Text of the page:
3.1 Reappointments, new appointments: Structural and strategic issues 213.2 Use of an appointment committee 213.3 Application period 223.4 Initial selection 223.5 Selection to shortlist candidates to be invited to attend interviews 223.6 Trial lectures 233.7 Interviews 233.8 Consultation, decision-making, reporting 23

    4. Instruments and procedures 24

    4.1 Political level 244.2 Organisational and structural level 244.3 Scientific level 25

    5. Conclusion 26

    6. Bibliography 27

  • 5

    Foreword The competition that defines the modern academic world is driving universities in Switzerland and the rest of the world to strive for excellence. This objective plays a key role in the strategies that universities develop to improve not only their international ranking, but also their capacity for innovation, thus ensuring the longevity of their institutions.

    This principle of excellence lends itself naturally to research and teaching. It is equally involved in current staff-ing and recruitment policies, with one goal being to acquire a greater proportion of female professors in our universities. Fortunately, the percentage of women among university professors in Switzerland has increased over the last few years, reaching 14.5% in 2008. This progress can surely be attributed in great part to the federal programme for equal opportunities for women and men that has been established in Switzerland during the last decade. It is difficult to ascertain the exact impact of such a programme, but statistical data nevertheless allows us to confirm that the percentage of women granted a post as a level I or II professor (associate or full) is now higher than it would have been (12.3%) had we continued in the trend observed during the years prior to the start of this programme. Even if this little difference cannot be credited entirely to the federal programme, the effect is nonetheless statistically significant.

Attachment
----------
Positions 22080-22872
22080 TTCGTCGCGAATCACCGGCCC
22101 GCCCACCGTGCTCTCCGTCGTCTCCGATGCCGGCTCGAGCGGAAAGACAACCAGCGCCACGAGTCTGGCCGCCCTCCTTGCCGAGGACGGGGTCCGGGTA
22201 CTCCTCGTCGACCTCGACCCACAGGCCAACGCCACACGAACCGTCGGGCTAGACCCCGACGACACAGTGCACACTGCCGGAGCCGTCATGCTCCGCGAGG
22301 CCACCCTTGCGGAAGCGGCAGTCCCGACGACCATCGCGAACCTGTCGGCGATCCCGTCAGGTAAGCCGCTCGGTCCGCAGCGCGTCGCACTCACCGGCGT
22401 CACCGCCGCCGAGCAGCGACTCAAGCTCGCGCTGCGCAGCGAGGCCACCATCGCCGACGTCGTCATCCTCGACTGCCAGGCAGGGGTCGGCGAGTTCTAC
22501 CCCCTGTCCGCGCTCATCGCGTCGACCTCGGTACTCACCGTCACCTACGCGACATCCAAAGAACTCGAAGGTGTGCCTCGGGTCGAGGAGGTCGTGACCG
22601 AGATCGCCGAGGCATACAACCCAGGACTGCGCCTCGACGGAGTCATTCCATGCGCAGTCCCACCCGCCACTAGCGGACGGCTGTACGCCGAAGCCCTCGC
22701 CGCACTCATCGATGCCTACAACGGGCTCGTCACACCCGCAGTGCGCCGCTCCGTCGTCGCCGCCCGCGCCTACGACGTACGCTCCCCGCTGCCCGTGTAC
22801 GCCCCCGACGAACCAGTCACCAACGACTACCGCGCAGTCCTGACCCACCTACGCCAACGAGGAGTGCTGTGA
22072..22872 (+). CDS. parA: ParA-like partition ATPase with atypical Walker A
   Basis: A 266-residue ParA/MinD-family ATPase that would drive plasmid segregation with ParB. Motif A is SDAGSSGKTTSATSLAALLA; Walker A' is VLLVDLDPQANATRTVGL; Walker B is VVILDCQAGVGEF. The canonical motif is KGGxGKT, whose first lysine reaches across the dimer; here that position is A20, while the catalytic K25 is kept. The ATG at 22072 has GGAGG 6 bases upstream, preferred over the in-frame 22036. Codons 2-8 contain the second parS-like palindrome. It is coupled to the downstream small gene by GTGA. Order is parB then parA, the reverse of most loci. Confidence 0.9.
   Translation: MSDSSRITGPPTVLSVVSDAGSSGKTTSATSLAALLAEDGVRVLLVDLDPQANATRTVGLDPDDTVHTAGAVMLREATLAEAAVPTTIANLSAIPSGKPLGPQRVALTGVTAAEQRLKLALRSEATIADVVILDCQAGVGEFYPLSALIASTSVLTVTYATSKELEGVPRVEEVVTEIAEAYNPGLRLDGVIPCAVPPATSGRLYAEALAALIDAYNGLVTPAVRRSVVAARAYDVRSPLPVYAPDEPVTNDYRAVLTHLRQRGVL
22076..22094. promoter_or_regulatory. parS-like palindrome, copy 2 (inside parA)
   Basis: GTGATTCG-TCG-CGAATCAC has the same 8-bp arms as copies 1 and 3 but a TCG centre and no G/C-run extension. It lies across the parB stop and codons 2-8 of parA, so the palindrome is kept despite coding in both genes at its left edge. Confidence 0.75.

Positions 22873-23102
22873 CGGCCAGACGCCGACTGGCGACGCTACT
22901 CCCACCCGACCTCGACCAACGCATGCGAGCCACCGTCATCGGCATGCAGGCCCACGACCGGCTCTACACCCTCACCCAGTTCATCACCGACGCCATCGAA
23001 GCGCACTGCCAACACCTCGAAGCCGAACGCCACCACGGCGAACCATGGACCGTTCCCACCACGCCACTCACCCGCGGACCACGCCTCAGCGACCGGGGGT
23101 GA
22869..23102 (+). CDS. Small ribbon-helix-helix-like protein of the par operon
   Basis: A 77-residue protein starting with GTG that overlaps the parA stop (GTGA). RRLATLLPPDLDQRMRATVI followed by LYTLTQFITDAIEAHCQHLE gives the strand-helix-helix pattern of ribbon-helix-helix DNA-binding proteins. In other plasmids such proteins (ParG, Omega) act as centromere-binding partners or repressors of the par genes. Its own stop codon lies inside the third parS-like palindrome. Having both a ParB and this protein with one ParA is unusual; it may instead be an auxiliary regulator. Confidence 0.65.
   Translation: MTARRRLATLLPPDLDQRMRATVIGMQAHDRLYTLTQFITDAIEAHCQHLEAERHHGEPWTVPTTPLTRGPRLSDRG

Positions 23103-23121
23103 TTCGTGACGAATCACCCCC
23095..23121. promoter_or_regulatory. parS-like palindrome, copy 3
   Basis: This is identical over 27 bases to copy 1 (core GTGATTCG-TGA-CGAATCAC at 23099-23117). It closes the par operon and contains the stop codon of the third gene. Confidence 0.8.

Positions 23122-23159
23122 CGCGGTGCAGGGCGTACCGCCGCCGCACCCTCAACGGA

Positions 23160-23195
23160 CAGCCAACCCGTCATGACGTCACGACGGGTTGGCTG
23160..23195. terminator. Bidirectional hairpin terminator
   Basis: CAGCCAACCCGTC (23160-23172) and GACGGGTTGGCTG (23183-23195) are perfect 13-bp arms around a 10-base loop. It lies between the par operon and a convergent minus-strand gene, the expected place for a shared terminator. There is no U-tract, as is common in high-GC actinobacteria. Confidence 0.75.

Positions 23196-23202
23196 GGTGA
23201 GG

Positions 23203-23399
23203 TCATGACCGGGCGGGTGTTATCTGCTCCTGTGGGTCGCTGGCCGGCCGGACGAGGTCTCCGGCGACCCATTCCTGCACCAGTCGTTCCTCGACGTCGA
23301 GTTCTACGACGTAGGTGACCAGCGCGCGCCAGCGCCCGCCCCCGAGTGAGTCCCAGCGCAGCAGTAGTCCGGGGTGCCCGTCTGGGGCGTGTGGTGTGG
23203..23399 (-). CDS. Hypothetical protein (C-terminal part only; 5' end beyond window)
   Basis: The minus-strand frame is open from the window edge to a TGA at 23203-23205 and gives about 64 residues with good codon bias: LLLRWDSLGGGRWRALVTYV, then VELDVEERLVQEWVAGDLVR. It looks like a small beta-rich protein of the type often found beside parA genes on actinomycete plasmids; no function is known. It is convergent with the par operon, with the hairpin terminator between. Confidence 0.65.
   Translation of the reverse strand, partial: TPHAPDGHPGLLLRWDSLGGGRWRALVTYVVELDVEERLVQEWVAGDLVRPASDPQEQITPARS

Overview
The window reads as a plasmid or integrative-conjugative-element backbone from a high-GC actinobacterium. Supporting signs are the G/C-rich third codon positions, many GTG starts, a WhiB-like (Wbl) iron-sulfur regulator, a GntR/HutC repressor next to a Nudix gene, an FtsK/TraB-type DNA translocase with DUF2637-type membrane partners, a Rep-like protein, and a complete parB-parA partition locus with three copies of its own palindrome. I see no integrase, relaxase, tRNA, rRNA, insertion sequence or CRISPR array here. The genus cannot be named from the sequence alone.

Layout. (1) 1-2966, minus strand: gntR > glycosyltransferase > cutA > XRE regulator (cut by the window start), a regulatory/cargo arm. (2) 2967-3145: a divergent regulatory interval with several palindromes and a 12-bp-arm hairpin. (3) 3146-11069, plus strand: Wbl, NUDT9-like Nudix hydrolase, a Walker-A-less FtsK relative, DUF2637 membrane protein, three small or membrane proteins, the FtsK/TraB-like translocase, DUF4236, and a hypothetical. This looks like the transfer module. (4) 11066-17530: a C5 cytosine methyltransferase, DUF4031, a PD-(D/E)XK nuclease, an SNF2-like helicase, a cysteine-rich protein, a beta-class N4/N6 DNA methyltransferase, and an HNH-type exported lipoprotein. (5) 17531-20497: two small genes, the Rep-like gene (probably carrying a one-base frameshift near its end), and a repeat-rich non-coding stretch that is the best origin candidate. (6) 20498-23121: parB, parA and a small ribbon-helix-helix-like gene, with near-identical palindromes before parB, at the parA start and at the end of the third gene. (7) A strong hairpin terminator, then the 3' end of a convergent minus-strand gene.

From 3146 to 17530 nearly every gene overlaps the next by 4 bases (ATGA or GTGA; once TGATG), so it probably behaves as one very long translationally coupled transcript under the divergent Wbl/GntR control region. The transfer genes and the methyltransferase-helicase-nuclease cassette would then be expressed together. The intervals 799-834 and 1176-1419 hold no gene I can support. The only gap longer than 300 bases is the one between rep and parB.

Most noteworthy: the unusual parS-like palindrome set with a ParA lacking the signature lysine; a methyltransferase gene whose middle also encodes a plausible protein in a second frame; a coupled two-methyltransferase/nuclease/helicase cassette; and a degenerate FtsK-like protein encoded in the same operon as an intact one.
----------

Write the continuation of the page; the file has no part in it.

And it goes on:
Equality in academic careers for women and men has become an objective of utmost importance. Without a doubt, this has been emphasised by the incentives established in the federal programme, particularly in Module 1, which is devoted to financial subsidies linked to the appointment of women to professorial posts. In this man-ner, the federal programme not only encourages universities to establish new means of achieving parity, but it also prevents potential candidates from losing hope and encourages them to apply for open professorship posi-tions.